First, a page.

Encouraged by the success of the newest location in Fayetteville, Arkansas, Little Guys decided to keep the ball rolling and open a store in yet another state. After much careful research, Murfreesboro, Tennessee was chosen. During a single visit from Marcus and Eric, a great location and a great guy were found: John Manning, father of two, was hired to take the reins in Tennessee.
This year also brought another Little Guys location in the form of David Conklin's second franchise in Bryan-College Station, Texas. After a month of training in Denton, Grant Rollo was brought in as the head honcho in Aggieland. Lubbock was in dire need of some added assistance after record-breaking sales, and David hired Michael Pruitt as the Head Manager of Lubbock.
The Fayetteville store continued its phenomenal growth, and Ian Shell became a welcome addition to the family, giving support to Joseph Barnes as his Operations Director.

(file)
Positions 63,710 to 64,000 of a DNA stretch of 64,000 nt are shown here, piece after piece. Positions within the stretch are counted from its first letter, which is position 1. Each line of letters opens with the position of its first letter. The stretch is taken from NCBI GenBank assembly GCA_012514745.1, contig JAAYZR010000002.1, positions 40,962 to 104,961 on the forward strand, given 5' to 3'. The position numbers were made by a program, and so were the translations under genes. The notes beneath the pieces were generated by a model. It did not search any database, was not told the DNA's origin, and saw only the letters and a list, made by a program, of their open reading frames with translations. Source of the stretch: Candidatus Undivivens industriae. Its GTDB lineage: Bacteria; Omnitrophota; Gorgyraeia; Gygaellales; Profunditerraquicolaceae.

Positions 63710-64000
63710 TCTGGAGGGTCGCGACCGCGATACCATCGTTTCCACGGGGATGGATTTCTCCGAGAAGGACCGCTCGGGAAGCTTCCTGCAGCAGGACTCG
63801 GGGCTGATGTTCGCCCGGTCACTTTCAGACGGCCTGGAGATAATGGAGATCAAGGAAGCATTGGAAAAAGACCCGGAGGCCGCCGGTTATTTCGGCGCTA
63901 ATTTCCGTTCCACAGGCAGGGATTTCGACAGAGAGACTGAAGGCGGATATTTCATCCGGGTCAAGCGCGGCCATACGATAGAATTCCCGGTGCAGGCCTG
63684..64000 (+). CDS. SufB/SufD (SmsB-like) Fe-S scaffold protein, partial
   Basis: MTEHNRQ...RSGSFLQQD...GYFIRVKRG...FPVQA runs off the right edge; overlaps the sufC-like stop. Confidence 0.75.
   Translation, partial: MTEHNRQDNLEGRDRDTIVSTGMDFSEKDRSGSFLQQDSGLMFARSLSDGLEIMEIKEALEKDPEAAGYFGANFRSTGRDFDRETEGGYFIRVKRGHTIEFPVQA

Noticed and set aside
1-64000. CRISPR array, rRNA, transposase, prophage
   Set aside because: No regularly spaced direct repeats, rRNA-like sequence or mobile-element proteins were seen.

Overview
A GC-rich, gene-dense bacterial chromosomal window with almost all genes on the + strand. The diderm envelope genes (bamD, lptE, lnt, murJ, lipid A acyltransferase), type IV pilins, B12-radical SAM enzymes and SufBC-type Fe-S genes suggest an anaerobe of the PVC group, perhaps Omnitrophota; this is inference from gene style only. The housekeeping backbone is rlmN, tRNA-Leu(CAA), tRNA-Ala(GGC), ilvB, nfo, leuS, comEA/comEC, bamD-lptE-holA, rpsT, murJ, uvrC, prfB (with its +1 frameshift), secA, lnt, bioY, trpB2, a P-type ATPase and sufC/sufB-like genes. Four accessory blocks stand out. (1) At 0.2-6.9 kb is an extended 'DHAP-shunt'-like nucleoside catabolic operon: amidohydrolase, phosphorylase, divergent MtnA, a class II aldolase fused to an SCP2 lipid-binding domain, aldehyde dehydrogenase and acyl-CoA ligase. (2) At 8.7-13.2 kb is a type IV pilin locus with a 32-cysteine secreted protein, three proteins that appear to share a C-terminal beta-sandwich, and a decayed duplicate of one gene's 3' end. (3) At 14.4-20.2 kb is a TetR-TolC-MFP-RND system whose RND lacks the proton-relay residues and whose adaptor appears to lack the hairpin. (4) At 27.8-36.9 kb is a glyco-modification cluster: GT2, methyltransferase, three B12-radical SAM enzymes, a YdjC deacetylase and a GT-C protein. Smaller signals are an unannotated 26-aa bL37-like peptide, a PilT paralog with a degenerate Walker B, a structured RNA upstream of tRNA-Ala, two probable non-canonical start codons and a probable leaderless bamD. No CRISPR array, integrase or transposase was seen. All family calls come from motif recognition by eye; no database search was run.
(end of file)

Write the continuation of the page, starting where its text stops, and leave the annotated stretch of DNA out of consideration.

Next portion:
With so much seam-busting business happening throughout our locations, we thought it would be best to expand the National Office team, starting with bringing on Tim Hausam as our National Office Manager in August 2011. This gave Shane Onstead some room to focus on developing a program for Quality Control and Standardization across all stores. After 15 years of dedicated service in the trenches, Eric Eisenmann received his company shotgun and transferred to our National HQ to team up with Shane as the United States Logistics Commander. Eisenmann would now help with fleet control, store visits, and any other obstacles that come our way as we continue to add locations.